Last Updated Oct 9, 2009 2:07 PM EDT
The company burned through more than $1.4 billion before receiving welcome word in May 2009 of the FDA's acceptance of the Afresa application (as detailed by my colleague Jim Edwards in former BNET Pharma postings). Nonetheless, skeptics continued to dog Afresa's commercial prospects, always pointing to the spectacular flameout -- and potential health problems linked to -- Pfizer's erstwhile inhaled insulin device Exubera.
Approved in 2006, Exubera had been expected to deliver annual sales of $2 billion. Nearly 10 months after launch, a lackluster response from patients and providers prompted Pfizer to abandon the product in October 2007. Industry observers blame the $2.8 billion blunder on:
- The need for follow-up lung function tests;
- Bulky delivery device and complicated dosing;
- Higher tier insurance co-payments required of patients
Management also maintains its proprietary Technosphere insulin platform -- a patented, dry powder formulation of rapid acting insulin - when inhaled into the deep lung using its patented Medtone inhaler offers significant pharmacokinetic advances from previous delivery methods, including:
- Faster onset of action due to its rapid absorption;
- A lower risk of hypoglycemia, which is considered to be a major problem for patients;
- No observable weight gain (typically associated with other insulin treatments)
In terms of royalty value, common sense in deal benchmarking suggests that a company with late-stage study results in hand should be able to shape and sign a definitive marketing deal on terms more favorable (than say) if it still had only Phase 2 data in hand. Not unexpectedly, a 2008 review of royalty rate and deal terms by the Licensing Executives Society demonstrated that the average value of upfront, milestone, and royalty payments (whether fixed or tiered) in early-stage deals were significantly lower than late-stage or launched products. A Phase I deal could yield up to a 10 percent royalty; and Phase III deals up to a 25 percent to 40 percent royalty.
That MannKind -- with late-stage clinical data in hand -- has not secured a distribution deal only lends further credence to the biggest concern of skeptics, which is the dearth of long-term safety data for AFRESA. That data would help to clarify if delivering insulin through the lungs results in long-term respiratory problems. No data could sink FDA approval.
There appears to be little doubt AFRESA works. At the 45th Annual Meeting of the European Association for the Study of Diabetes, MannKind presented data showing AFRESA demonstrated no significant changes in pulmonary function and maintained glycemic control in adult patients with type 2 diabetes. Although the study was four years in duration, the patients were studied in controlled settings on average for only six months.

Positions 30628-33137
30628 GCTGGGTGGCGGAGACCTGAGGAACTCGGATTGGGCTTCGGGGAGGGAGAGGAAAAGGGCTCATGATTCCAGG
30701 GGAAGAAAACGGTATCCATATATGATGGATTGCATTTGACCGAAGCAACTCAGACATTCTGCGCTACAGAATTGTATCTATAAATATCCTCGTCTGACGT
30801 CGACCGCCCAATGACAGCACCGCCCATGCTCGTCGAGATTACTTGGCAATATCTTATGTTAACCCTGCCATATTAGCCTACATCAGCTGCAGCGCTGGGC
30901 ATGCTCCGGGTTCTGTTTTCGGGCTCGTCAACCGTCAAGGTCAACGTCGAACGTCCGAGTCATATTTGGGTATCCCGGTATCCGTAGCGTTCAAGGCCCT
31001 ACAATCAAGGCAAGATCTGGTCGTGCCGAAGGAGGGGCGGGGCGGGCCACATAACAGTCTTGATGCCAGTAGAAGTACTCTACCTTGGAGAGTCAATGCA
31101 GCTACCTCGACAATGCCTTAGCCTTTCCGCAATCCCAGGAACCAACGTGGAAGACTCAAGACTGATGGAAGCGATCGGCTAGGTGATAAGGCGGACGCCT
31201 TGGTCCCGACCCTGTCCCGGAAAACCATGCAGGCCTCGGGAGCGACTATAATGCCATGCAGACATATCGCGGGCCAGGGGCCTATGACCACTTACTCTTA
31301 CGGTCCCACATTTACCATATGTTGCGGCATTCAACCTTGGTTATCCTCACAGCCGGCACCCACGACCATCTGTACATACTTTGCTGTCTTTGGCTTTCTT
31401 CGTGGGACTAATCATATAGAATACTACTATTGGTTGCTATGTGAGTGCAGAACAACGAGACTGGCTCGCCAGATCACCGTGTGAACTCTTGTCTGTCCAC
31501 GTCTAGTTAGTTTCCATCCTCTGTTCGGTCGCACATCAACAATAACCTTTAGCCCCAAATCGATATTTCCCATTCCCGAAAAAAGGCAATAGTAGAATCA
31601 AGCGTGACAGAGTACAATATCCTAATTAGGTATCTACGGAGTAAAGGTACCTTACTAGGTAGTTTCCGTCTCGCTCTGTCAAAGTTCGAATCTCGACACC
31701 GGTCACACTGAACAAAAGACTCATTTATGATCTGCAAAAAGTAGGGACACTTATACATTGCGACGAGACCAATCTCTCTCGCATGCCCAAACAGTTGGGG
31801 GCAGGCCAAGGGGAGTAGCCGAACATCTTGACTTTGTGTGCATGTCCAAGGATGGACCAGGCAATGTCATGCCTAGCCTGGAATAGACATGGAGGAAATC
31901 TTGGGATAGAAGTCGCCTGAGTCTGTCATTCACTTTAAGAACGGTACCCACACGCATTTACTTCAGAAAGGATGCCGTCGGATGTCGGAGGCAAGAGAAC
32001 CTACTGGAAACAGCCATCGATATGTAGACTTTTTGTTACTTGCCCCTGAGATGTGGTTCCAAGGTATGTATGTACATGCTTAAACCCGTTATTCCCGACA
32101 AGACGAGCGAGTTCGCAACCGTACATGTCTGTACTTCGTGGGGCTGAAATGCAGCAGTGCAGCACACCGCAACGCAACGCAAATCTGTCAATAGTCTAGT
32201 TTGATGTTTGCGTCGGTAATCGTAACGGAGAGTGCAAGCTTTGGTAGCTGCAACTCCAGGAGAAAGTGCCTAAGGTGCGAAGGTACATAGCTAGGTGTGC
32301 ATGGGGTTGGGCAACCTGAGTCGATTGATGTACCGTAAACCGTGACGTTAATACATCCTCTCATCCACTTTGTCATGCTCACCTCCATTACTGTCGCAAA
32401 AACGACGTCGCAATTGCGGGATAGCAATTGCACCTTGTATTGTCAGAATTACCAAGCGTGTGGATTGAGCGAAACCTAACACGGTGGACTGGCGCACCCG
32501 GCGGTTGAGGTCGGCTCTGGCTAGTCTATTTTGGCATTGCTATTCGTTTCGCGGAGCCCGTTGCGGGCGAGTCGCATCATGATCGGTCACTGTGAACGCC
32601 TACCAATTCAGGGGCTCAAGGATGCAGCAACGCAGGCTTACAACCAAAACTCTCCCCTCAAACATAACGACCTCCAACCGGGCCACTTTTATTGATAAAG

Industry watchers speculate negotiations with Big Pharma collapsed over suspicions that the FDA might request additional data on AFRESA: specifically, information on the safety of comparative delivery systems being developed by MannKind. In an interview with Reuters, Oppenheimer analyst John Newman said an FDA advisory panel could ask the company to conduct a four-month study comparing its old inhaler, called MedTone, with its new, smaller inhaler called Dreamboat.
CEO Mann did admit on the earnings call that the question of whether to launch AFRESA with a Dreamboat inhaler instead of the current Medtone inhaler had been discussed extensively with potential partners in recent months. That said, as Dreamboat is still only in Phase 1 clinical trials, I do not believe Medtone versus the next-generation delivery system would have been a deal-breaker, unless potential partners wanted exclusivity for distribution rights to both devices.
The FDA is expected to rule on AFRESA's drug application next Jan. 16. With cash on hand of $93 million (which includes proceeds of August stock offering), a $215 credit facility, and a reduced quarterly cash burn of $48.3 million, Mannkind anticipates being able to fund operations through at least the second quarter of 2010. In my opinion, the best-case outcome is that the FDA grants AFRESA qualified marketing approval with mandatory lung function tests. In the worst case, Alfred Mann keeps muttering to anyone who will listen: "AFRESA 'coulda' been a contender'!"